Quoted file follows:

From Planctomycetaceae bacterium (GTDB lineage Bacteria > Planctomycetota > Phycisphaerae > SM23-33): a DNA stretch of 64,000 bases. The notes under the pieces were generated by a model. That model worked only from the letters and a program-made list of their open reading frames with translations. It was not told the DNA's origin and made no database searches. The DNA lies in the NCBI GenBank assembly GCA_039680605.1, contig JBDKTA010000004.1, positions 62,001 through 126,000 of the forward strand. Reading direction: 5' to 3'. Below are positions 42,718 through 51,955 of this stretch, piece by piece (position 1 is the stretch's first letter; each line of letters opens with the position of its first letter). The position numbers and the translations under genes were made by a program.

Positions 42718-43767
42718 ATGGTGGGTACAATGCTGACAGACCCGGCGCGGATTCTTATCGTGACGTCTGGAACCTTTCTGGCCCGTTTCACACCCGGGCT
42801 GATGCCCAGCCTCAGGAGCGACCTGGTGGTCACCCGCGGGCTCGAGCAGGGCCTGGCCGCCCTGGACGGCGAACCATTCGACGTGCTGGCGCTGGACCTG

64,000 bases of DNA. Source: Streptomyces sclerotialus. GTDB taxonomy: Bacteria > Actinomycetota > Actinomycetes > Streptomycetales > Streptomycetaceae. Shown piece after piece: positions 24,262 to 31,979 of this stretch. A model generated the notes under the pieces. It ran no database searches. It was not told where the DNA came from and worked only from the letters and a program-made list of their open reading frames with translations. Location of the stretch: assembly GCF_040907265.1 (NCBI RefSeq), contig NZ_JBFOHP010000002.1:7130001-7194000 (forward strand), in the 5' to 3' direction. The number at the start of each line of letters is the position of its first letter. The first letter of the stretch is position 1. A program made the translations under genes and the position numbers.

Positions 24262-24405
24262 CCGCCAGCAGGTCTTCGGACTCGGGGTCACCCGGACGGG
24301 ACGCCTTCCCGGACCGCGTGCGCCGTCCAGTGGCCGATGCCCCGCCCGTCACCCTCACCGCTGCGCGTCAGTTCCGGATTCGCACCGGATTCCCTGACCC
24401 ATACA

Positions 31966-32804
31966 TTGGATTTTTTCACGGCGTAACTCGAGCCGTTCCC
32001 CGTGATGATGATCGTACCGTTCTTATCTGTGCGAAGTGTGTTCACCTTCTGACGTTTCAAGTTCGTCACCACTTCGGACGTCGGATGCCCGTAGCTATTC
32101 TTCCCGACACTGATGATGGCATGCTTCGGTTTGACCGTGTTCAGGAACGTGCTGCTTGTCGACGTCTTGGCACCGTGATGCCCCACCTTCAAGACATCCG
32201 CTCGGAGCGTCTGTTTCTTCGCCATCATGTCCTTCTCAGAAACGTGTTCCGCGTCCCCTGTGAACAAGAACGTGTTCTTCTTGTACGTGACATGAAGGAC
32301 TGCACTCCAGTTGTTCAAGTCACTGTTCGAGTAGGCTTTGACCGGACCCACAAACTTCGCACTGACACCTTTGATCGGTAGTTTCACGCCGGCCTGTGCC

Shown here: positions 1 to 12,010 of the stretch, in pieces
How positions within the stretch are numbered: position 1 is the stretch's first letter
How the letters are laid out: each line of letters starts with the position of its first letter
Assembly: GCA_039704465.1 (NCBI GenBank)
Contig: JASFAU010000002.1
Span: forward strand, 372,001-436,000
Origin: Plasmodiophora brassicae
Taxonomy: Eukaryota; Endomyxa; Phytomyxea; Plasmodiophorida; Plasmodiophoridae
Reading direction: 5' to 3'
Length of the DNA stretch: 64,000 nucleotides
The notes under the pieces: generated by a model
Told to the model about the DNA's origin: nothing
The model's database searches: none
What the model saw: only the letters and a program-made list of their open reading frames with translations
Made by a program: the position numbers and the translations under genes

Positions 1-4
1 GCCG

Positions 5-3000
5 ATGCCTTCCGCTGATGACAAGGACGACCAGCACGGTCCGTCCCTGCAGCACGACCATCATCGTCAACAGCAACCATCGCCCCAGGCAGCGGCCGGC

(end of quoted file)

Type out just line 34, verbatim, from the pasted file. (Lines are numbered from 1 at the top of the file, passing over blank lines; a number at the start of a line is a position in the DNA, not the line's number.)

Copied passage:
5 ATGCCTTCCGCTGATGACAAGGACGACCAGCACGGTCCGTCCCTGCAGCACGACCATCATCGTCAACAGCAACCATCGCCCCAGGCAGCGGCCGGC